‘Green Day’: What does it mean for businesses?

‘Green Day’: What does it mean for businesses?


30 March 2023 - so-called ‘Green Day’ - saw the Department for Energy Security and Net Zero (DESNZ) publish more than 40 policies, consultations and other documents. The main focus - ‘Powering Up Britain’ - outlined the government’s ambitions through a new Energy Security Plan and Net Zero Growth Plan.

With more than 2800 pages of documents to go through, it is a complex area to navigate. So, to help time-pressed businesses, we have outlined our top five relevant points:

1. Major boost for technologies to support energy security and help industry decarbonise

The main headlines centred on the plans to increase homegrown energy sources, with the primary focus on carbon capture utilisation and storage (CCUS), hydrogen and nuclear. With CCUS, there was more detail around the £20bn investment that was initially announced in the Spring Budget, and a new £240 million Net Zero Hydrogen Fund was also launched. 

The Floating Offshore Wind Manufacturing Investment Scheme (FLOWMIS), which will provide up to £160 million to kick start investment in port infrastructure projects needed to deliver the floating offshore wind ambitions, was also announced. In addition, the intention to have a fivefold increase in solar photovoltaic (PV) by 2035, up to 70GW, was proposed, although no investment is currently allocated to it.

There is also additional funding for green transport, including a £380m to boost electric vehicle (EV) charging points and infrastructure.

2. Streamlined planning for energy projects

However, central to delivering this infrastructure is an efficient planning system. One of the main barriers to net zero progress is the sheer amount of time it can take to get a major project through the planning system.

The government says it “is committed to ensuring that the town and country planning, Electricity Act planning, and Nationally Significant Infrastructure Project (NSIP) regimes are more effective in supporting our energy security and net zero goals.”

It is hoped that the streamlining of planning rules to increase the deployment of low-carbon sources of power such as solar PV and wind will also help both independent generators and businesses to reduce their reliance on the volatile wholesale energy markets.


3. Extension to the Industrial Energy Transformation Fund

In the Net Zero Growth Plan, an extension to the Industrial Energy Transformation Fund (IETF) which increases total grant funding available to £500m, was proposed ‘subject to business case approval’. The government says it intends to open Phase 3 of the IETF for new applications in early 2024, supporting industry to cut their energy bills and carbon emissions through investing in energy efficiency and low carbon technologies.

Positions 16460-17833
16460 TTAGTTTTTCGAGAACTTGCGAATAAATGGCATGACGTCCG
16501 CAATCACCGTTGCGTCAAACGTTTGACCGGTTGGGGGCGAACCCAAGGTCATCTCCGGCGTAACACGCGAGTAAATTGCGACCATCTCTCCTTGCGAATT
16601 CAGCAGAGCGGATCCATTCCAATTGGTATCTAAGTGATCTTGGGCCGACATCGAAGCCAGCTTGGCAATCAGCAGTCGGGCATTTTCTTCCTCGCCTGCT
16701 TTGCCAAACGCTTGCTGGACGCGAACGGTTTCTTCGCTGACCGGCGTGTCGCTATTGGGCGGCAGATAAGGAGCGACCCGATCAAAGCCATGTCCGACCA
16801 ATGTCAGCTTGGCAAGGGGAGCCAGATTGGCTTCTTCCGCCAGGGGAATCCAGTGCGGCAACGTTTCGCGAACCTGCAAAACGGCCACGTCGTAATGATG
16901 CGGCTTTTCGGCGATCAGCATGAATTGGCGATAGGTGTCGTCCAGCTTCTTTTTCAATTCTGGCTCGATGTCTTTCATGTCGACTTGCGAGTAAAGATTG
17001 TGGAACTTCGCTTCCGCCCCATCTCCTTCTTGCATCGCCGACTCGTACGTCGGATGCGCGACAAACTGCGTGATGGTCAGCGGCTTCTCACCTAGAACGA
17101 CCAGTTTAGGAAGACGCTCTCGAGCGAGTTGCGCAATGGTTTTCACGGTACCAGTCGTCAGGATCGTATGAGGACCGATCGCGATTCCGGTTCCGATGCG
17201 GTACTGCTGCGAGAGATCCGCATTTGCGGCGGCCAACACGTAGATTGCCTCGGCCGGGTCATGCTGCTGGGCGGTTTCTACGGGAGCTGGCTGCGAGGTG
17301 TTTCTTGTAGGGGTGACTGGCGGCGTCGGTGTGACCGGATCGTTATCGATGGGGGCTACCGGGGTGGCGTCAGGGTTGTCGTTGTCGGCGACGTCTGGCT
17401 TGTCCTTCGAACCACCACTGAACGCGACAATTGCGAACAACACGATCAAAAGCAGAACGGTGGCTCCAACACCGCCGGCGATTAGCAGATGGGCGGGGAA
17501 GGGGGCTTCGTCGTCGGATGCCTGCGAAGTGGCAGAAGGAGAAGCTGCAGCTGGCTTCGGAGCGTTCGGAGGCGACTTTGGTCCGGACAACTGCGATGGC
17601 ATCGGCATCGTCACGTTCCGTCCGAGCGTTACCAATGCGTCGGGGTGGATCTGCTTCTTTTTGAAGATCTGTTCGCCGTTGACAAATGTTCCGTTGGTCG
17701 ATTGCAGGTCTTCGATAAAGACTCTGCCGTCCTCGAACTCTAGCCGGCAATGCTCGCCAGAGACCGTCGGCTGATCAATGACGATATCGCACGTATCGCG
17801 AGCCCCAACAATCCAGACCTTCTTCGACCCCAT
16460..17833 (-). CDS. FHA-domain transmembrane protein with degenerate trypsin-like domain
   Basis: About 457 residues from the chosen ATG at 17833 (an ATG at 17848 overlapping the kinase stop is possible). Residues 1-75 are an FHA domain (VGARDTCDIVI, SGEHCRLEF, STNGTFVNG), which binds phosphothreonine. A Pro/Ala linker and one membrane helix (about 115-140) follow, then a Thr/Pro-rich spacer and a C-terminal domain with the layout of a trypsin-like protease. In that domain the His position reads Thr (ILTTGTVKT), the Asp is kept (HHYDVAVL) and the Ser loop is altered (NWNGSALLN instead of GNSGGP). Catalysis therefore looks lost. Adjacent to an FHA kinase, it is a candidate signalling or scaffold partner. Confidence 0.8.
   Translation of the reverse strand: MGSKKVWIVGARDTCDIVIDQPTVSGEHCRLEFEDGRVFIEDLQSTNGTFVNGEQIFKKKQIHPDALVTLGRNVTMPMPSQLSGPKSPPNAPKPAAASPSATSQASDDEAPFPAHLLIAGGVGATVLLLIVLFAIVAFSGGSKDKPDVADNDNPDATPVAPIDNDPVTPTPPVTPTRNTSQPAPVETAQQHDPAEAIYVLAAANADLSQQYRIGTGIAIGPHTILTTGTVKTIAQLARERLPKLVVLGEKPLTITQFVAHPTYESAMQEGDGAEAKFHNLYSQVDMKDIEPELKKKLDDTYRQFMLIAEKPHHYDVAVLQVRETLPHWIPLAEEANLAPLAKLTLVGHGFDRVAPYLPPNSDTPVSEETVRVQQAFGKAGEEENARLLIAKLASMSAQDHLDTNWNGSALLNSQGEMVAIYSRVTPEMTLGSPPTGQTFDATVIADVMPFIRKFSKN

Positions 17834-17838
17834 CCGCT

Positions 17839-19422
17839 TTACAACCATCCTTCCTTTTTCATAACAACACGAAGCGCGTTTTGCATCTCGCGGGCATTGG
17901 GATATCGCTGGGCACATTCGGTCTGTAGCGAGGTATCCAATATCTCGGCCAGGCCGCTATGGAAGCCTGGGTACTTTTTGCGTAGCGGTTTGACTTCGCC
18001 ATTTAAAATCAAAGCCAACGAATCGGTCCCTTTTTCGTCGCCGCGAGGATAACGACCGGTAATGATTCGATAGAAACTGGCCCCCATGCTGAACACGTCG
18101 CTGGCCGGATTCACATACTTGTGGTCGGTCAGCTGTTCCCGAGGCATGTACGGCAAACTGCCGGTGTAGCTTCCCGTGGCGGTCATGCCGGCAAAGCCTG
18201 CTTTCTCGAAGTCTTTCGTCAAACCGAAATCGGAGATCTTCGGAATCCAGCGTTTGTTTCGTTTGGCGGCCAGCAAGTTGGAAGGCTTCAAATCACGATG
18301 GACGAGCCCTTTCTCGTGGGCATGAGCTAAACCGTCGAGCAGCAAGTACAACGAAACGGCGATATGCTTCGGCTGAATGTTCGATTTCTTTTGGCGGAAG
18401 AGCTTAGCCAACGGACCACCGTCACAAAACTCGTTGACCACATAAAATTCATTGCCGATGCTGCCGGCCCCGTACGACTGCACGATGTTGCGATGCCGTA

This comes after the announcement in the Spring Budget that the government is extending the Climate Change Agreements Scheme by two years, which provides reduced Climate Change Levy rates for eligible businesses in over 50 industrial sectors.


4. Price rebalancing of electricity vs. gas

To make it easier for businesses to make the switch to greener products, the government has accepted the recommendation in the Net Zero Review that it should commit to outlining a clear approach to gas vs. electricity ‘rebalancing’ by the end of 2023/4. 

The document states that this “should make significant progress affecting relative prices by the end of 2024” and that rebalancing will “generate the clear short-term price signal necessary to shift both households and businesses to lower-carbon, more energy efficient technologies”.

5. Consultation on the UK ETS and addressing carbon leakage 

The government accepts the Net Zero Review’s recommendations to implement a long-term pathway for the UK Emissions Trading Scheme (UK ETS) and will work with the UK ETS Authority to set one out this year. This could include expanding the scheme to more sectors of the economy, including high emitting industries. 

In addition, it is important that the UK has appropriate carbon leakage policies in place to ensure British businesses can remain competitive and are not disadvantaged in international markets. 

To address this, the government published a consultation which looks to prevent future carbon leakage risks. It says that this consultation - Addressing Carbon Leakage Risk to Support Decarbonisation - is “a significant step forward in setting a new framework to mitigate this risk and considers a range of domestic policy options to protect against carbon leakage, including both a carbon border adjustment mechanism (CBAM) and mandatory product standards.” 


Towards a low-carbon and secure future

These policies are designed to secure the UK’s long-term energy future, as well as keep us on track for net zero by 2050. As such, the government has acknowledged the crucial role businesses and private investment will play in both our energy security and net zero ambitions. We know from our recent Business Energy Tracker that businesses believe in net zero and are proactively investing in sustainability and energy reduction measures.

While many of the new policies are welcome, there are areas where they could go further. For example, at the moment, there aren’t any additional incentives for businesses that are keen to accelerate their energy efficiency efforts right now. As such, we look forward to continuing to work with DESNZ to ensure the voice of business is heard.

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